There was a time in my life when I wouldn’t have been caught dead paying money to see a movie like Zoolander (around the same time I wouldn’t have been caught dead listing to pop music, actually). But I remember the exact moment when my attention span went to hell and I vowed to never see another depressing, over-serious, or poor-film-quality independent film again: The mister and I were living in Kansas City, and we were seeing an average of one movie every weekend. Within two weeks we saw American Beauty, Saving Private Ryan and something else I’ve forgotten but was really angsty (it might have been the excellent Election). I couldn’t take it anymore. I wanted to see movies that would make me laugh. I wanted to leave the theater feeling better, and knowing I wouldn’t have nightmares.
And thus began my campaign to drag my husband to every teen movie ever released, with a smattering of summer blockbusters thrown in. He’s been fighting it, and he’s resilient. But I am firm in my resolve.
For obvious reasons, lately everyone in my house has been feeling the need to indulge in escapism. The roommate and I indulged in chick flick night last week, renting Someone Like You with Ashley Judd sucked and Miss Congeniality with Sandra Bullock funny. We dragged another of our friends out to see Rat Race–one of the funniest, most ridiculous movies ever, with the added bonus of Seth Green. All along we were taking baby steps toward Zoolander, which looked to have no redeeming social value at all.
No surprisingly, it didn’t turn out to have any, either.
What it does have is a hysterical ensemble cast, featuring Ben Stiller as the title character, an aging, dumber-than-a-post supermodel named Derric Zoolander. Luke Wilson–who became one of the funniest men in movies while I wasn’t looking–plays Hansel, the younger, Zen-channeling model who sends Derric into retirement. Jerry Stiller shows up as Derric’s manager, with enough bling to put Nelly to shame. And Will Farrell gives an over-the-top performance as a fashion designer with a plot to brainwash Derric into killing the prime minister of Malaysia.
I guess I should also mention Christine Taylor, Stiller’s wife and on-screen romantic interest, but she’s not really that funny, and every person in the theater was either saying (in the case of two annoying guys sitting behind us) or thinking “Marsha, Marsha, Marsha!” every time she was in a scene. How horrible it must be for her, to be defined thus by a role that should have been a throw-away.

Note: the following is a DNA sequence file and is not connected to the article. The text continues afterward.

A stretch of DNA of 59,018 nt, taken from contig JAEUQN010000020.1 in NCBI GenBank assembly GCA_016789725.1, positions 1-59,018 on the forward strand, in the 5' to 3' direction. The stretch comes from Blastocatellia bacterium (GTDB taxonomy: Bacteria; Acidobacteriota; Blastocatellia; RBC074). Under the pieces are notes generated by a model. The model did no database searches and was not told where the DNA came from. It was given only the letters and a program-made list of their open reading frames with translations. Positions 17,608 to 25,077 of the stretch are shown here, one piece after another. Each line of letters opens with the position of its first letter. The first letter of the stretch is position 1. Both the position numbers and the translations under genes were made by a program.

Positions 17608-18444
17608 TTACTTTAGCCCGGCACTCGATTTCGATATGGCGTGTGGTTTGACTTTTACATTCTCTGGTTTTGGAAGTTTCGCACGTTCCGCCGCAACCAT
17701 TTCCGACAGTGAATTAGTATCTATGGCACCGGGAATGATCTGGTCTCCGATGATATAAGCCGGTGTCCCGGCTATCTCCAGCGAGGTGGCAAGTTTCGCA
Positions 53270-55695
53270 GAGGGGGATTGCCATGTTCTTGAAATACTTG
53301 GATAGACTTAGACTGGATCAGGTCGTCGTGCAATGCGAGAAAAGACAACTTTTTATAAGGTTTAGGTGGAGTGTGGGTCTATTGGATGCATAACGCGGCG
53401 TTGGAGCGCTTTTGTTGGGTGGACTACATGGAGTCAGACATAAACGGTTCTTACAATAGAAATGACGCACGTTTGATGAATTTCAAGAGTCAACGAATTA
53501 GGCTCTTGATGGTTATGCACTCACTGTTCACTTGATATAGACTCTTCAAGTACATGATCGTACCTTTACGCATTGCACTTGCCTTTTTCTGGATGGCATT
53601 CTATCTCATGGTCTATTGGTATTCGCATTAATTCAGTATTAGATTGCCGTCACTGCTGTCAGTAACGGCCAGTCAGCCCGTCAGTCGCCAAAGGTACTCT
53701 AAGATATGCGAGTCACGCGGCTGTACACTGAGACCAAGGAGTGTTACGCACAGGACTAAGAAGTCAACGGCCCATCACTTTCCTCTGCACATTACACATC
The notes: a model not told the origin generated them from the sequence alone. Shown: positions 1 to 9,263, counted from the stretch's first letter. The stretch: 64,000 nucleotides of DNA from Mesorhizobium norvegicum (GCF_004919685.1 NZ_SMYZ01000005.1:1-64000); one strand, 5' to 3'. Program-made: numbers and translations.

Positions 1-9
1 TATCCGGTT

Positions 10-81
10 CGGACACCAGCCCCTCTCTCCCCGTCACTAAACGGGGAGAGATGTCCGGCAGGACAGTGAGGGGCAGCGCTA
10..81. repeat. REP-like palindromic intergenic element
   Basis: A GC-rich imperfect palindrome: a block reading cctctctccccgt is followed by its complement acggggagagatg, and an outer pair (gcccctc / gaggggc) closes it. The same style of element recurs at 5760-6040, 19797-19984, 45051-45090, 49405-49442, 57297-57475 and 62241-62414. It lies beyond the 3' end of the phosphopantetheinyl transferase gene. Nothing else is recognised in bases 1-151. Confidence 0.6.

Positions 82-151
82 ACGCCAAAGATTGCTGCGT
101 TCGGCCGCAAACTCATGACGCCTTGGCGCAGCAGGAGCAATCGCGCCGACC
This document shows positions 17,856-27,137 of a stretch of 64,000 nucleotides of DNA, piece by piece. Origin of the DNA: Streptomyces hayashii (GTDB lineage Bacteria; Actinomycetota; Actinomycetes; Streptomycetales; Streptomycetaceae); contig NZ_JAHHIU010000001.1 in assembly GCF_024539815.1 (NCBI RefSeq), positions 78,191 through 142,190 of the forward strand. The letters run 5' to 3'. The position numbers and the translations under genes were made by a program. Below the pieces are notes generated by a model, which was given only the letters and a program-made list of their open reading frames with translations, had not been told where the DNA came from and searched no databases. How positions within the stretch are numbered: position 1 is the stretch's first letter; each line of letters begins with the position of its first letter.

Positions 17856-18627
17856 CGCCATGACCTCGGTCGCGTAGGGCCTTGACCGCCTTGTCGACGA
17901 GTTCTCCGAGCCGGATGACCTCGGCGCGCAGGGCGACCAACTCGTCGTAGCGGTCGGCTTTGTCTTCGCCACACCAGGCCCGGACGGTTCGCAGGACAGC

Zoolander takes advantage of every single cheap joke that’s ever been made about the world of modeling. All the models are stupid. Derric decides to open, upon his retirement, The Derric Zoolander Center for Kids Who Can’t Read Good and Want to Do Other Stuff. Three of his modeling friends kill themselves in a freak accident involving a slow-motion, and sexually charged, gasoline fight. Derric visits a day spa, “D-A-I-Y-E.” It shouldn’t be as funny as it is, really.
A series of cameo appearances makes this film even better. Billy Zane is a riot and hot as a party attendee who tries to talk Derric out of his Walk Off with Hansel. David Bowie is the judge of said Walk Off. Fred Durst, Lance Bass (come on, like you didn’t think I would mention him) and Gary Shandling make appearances in both the brainwashing video and the final runway scene, all playing themselves.
Back when I snubbed my nose at movies like this, I didn’t understand why anyone would want to pay nine bucks to see low-brow jokes and 90 minutes of mindlessness. It all makes sense to me now that I don’t need cinema to challenge my mind (I get plenty of that at work, thankyouverymuch). Zoolander might not have any redeeming social value, but it’s damn fine escapism.